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Adipogenesis occurs during the entire lifespan of an organism. The adipocyte lineage originates from mesenchymal progenitors, which through yet unknown mechanisms form adipocyte precursor cells or preadipocytes, which then differentiate into mature, lipid-containing adipocytes. It is generally thought that adipocyte tissue develops from mesoderm with contributions from the lateral plate mesoderm and somites. Neural crest stem cells have been also been suggested to be a source of subcutaneous adipose.
The notion that WAT depots may be derived from distinct precursors is supported by a number of lines of evidence. Firstly, different WAT depots appear at chronologically distinct periods. In rodents, WAT, which develops mainly after birth, first appears in the perigonadal and subcutaneous depots, and only later in the omental depot. In humans, WAT development begins early in the second trimester of gestation and by birth is well developed in both the visceral and subcutaneous depots. In contrast, BAT emerges earlier than WAT during fetal development and reaches its maximal size relative to body weight at birth, when nonshivering thermogenesis is required. Later, it involutes with aging, in both humans and rodents.
Adipose tissue is an active metabolic tissue which reduces heat loss through skin, serves as an energy reserve, and supports and protects organs. In newborns, brown adipose tissue generates a considerable amount of heat that helps maintain proper body temperature. The cells of adipose tissue, called adipocytes, specialize in triglyceride (fats) storage, in large centrally located droplets. Because each adipocyte fills up with a single, large triglyceride droplet, its cytoplasm and nucleus are pushed to the periphery of the cell. Adipose tissue houses numerous nerve endings and rich vascular networks that help regulate and mobilize the energy stores.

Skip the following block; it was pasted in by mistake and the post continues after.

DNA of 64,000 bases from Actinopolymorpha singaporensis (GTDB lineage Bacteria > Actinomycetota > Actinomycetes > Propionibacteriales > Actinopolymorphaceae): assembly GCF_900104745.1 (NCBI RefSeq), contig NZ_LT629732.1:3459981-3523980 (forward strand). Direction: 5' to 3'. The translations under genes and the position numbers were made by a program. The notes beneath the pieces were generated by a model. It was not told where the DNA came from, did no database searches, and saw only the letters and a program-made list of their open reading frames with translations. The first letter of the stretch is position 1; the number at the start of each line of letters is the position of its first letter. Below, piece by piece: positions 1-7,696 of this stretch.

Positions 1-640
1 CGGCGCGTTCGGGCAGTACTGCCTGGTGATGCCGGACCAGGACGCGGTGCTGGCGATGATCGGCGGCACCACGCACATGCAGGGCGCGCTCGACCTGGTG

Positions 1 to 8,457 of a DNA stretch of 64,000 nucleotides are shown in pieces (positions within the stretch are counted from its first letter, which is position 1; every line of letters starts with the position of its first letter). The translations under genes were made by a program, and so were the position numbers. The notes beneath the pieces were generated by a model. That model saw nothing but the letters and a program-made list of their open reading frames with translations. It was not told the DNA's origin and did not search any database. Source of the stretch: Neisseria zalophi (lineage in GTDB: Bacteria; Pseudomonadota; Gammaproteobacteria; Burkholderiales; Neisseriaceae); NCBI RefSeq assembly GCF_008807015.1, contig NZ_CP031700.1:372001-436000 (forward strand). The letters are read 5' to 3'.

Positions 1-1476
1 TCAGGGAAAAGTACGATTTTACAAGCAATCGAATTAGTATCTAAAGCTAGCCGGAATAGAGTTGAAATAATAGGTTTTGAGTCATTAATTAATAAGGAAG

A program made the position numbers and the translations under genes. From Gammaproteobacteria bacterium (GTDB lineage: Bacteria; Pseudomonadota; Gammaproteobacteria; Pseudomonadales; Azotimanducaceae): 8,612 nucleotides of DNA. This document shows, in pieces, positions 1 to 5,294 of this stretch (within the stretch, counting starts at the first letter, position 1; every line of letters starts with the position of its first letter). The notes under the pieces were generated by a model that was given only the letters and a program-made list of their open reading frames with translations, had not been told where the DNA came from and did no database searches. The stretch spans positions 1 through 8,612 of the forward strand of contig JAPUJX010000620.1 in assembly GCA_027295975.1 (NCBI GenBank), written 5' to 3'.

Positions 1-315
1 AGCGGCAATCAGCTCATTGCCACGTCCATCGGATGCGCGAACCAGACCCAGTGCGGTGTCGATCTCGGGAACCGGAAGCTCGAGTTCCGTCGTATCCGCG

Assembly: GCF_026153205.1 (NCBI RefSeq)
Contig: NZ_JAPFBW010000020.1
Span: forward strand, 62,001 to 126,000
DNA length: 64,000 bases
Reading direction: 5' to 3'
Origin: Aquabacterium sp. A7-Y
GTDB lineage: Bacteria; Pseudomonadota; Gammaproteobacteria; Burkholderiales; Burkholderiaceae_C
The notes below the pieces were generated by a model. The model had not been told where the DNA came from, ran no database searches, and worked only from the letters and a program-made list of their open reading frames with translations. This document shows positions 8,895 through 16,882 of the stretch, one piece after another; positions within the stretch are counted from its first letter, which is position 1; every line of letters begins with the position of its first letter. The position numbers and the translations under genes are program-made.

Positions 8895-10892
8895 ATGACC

Most adipose tissue in adults is white adipose tissue (WAT). Brown adipose tissue (BAT) is widespread in the fetus and infant, but is present in only small amounts presenting adults. BAT obtains its dark color from a very rich blood supply, along with numerous pigmented mitochondria that participate in aerobic cellular respiration.
In humans, WAT is dispersed throughout the body with major intra-abdominal depots around the omentum, intestines, and perirenal areas, and subcutaneous depots in the buttocks, thighs, and abdomen. WAT can be found in many other areas, including in the retro-orbital space, the face and extremities, and yellow bone marrow. Adult human BAT depots are present in cervical, supraclavicular and paravertebral anatomical locations. In rodents, BAT is most abundant in the neonatal period and is mostly concentrated in the interscapular region.